We’re pleased to introduce a new voice to you today. Solo Travel Society member Guy recently traveled from Sydney, Australia to the United States to experience the annual Mardi Gras celebrations in New Orleans, Louisiana. Being solo at Mardi Gras might not immediately leap to mind as a top travel idea, but Guy’s story may just change your mind!
I have never been as passionate about $2 beads as I was at Mardi Gras in New Orleans.
As you reach for the passing floats in a sea of glitter and brass beats, you know only that you need more of these shining beads to add to your increasingly heavy technicolored necklace. When you glimpse the approaching projectile you forget how much it can hurt when it hits you. You also forget about your money, phone, and keys and only hope they still remain in your pocket.
This is Mardi Gras in New Orleans, and as a solo traveler it can be an intimidating prospect to tackle such a chaotic and colorful time in the Big Easy. Here are a few things I discovered while solo at Mardi Gras, one of the world’s oldest celebrations.
- The beads hurt. When they throw you a large plastic bag full of these beads your desire for more suddenly turns to horror at having to catch this flying mass. More than once I witnessed an initially elated child come face to face with its beaded wrath.
- Public transport shuts down completely during the parades, so be prepared to walk or bring a bicycle if you can. In fact, whilst walking you are guaranteed to stumble upon any number of unadvertised Mardi Gras events. Outside of the central parades there are Second Line parades on the side streets throughout New Orleans. These hidden gems are a more informal version of the main parades and give you the opportunity to join a mass of glitter bound strangers walking the streets, alongside several brass bands. Plus you won’t have the fear of falling victim to the fatal beads.
- Don’t bring a bag to the parades or to Bourbon Street that you aren’t prepared to lose. It’s common sense really but when in such close proximity to so many people there is a higher risk of pickpockets, so reduce the risk as much as you can. Fanny packs are a powerful deterrent, and a hilarious fashion accessory, or a plastic bag so you can bring food and avoid the high prices of the side stalls beside the parade.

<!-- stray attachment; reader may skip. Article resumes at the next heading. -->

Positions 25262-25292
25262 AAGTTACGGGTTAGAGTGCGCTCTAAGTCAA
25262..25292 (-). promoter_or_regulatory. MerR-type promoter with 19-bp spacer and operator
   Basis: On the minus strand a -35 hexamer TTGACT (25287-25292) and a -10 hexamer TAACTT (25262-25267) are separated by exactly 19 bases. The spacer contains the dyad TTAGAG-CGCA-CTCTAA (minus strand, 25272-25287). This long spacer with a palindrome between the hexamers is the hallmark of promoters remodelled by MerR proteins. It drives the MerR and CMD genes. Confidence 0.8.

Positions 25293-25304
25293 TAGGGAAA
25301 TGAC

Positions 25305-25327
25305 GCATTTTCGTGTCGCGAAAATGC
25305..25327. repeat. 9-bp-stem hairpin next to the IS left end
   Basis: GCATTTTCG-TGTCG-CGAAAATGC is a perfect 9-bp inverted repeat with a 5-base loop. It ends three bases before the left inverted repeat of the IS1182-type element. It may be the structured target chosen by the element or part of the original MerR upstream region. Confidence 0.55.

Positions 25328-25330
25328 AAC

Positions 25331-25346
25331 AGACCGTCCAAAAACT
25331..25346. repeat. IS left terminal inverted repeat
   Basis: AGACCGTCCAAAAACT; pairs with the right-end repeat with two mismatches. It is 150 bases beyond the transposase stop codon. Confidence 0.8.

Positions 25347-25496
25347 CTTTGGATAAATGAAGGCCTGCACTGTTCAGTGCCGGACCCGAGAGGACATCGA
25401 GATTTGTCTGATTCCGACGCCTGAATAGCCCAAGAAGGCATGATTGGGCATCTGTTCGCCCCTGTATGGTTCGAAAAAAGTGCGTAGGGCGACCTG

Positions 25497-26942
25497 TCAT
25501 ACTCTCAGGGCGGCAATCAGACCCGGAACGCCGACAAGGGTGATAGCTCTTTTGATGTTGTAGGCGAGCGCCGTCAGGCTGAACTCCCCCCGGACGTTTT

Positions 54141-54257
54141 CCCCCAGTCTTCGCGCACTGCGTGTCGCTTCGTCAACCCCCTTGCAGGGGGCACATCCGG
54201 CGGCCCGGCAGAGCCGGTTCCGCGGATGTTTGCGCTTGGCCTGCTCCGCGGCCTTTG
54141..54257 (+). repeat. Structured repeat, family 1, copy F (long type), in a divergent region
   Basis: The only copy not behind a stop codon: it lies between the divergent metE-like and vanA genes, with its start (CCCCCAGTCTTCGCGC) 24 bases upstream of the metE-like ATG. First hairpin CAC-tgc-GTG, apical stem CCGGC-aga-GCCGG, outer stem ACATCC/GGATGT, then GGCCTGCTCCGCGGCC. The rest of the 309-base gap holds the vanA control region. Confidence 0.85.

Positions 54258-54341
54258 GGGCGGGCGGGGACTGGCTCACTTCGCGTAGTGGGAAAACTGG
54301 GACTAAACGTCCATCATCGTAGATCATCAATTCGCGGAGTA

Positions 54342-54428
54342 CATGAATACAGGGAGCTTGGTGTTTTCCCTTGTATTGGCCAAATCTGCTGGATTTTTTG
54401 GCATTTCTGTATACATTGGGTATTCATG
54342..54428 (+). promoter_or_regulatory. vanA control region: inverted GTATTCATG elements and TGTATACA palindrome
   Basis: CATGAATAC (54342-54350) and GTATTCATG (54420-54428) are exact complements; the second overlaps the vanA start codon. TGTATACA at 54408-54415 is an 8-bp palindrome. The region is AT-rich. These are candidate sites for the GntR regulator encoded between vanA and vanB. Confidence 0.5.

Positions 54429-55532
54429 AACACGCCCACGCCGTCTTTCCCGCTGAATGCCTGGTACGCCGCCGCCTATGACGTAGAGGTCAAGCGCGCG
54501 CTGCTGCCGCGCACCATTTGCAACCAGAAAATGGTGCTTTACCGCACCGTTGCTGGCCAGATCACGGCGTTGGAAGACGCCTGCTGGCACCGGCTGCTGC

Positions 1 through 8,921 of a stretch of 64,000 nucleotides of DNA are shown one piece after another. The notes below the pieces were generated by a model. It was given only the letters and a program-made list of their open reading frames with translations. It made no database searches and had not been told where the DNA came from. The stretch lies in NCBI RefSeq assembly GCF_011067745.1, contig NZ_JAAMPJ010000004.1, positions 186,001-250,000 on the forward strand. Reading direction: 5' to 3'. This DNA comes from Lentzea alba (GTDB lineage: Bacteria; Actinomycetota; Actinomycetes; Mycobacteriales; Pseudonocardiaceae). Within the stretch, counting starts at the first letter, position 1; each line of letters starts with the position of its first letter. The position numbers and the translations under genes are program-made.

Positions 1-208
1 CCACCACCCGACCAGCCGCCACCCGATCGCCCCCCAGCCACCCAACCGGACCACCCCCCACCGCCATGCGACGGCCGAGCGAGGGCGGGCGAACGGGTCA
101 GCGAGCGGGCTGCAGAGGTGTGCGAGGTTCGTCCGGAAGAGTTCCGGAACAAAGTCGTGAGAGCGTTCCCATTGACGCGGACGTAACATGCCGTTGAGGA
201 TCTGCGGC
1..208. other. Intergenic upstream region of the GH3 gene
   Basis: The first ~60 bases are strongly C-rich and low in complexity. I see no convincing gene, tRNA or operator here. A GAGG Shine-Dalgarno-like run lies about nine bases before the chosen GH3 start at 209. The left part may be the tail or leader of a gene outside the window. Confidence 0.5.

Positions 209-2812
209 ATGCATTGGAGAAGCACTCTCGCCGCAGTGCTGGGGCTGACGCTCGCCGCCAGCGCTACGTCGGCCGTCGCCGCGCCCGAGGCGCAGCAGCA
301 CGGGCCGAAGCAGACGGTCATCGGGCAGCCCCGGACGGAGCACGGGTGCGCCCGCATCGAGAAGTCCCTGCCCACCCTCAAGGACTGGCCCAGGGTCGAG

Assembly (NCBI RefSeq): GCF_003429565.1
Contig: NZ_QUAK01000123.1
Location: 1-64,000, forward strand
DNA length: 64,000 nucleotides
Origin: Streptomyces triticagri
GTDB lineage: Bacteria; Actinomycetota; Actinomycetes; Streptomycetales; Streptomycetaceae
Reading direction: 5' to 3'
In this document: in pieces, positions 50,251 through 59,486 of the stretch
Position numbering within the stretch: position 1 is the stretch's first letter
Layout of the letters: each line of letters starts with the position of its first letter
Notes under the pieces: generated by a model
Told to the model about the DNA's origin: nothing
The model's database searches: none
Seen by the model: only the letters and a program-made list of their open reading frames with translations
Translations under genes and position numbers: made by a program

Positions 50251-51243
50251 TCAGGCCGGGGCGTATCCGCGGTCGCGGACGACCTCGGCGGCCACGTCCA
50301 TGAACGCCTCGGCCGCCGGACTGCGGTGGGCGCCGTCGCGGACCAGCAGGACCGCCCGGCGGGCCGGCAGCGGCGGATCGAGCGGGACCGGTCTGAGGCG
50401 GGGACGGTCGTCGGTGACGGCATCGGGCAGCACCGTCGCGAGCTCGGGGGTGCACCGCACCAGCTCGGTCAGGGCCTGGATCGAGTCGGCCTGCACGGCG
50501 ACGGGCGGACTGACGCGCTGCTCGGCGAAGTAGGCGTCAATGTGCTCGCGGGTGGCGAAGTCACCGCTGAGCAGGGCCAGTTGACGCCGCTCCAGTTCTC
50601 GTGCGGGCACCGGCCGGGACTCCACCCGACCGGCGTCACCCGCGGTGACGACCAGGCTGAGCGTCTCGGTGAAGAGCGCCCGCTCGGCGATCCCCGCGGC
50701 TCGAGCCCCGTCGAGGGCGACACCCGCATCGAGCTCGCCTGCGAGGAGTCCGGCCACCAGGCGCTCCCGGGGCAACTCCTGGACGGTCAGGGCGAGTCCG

- Get dressed up. People walk the streets in sparkly tutus, fluorescent wigs, light-up dresses, and edible suits, so go all out! Dressing up is a great way to meet people as they notice and compliment your Mardi Gras costume.
- Prepare yourself for the inevitable trip to a porta-potty. These closet-sized horrors are best done quickly, with held breath and closed eyes.
The climactic epicentre of the two-week Mardi Gras celebration is Fat Tuesday. On this day it is best to head out as early as you can to catch the celebrations. It is also on this day, at 12 am, that another Mardi Gras tradition occurs: exactly at 12:00, police line up on Bourbon Street and clear everyone from the infamous stretch. It is really a sight to behold, like more aggressive pepper spray-wielding fairy Godmothers. Once the clock strikes midnight, you must leave the Bourbon Street ball.
During Mardi Gras everyone knows everyone. These celebrations unify all in the pursuit of a great time. As a solo traveler this is really ideal, as people are actively seeking to meet and celebrate with strangers. Alcohol is certainly helpful in this regard, but an openness to meeting people works just as well.
One night, in an empty jazz club on the outskirts of Frenchman Street, I sat and listened contentedly to the brass band playing. Slowly the club began to fill, the crowd began to grow, and I found myself right in front of the stage, doing my best ‘head bop’ to the brass beats. The lead singer of the band looked at me and said, “You can do better than that!” and I replied with my best attempt at a shimmy. He laughed along with the people around me and offered his hand to bring me on stage. Of course, I was terrified, but the people around me pushed me onto the stage and there I stood, face to face with the lead singer, Greg. Greg was hilarious and kind, he showed me the best ‘Jazz Music’ dance moves and I did my best to recreate them. He showed me how to scat, and I failed miserably at it. All of this, over a sustained jazz rhythm and a screaming crowd. It was simultaneously terrifying and exhilarating! Finally, he declared that he would shout my drinks for the rest of the night, lots of Coke Zero, and I jumped off the stage with a final “Woo!” The people around me applauded and were equally kind in hailing my hilarious attempts and then taking me around Frenchman Street. All thanks to Greg, and my horrific shimmy.
It is absolutely possible to enjoy being solo at Mardi Gras. So walk, dance, and begin that bead collection! New Orleans awaits.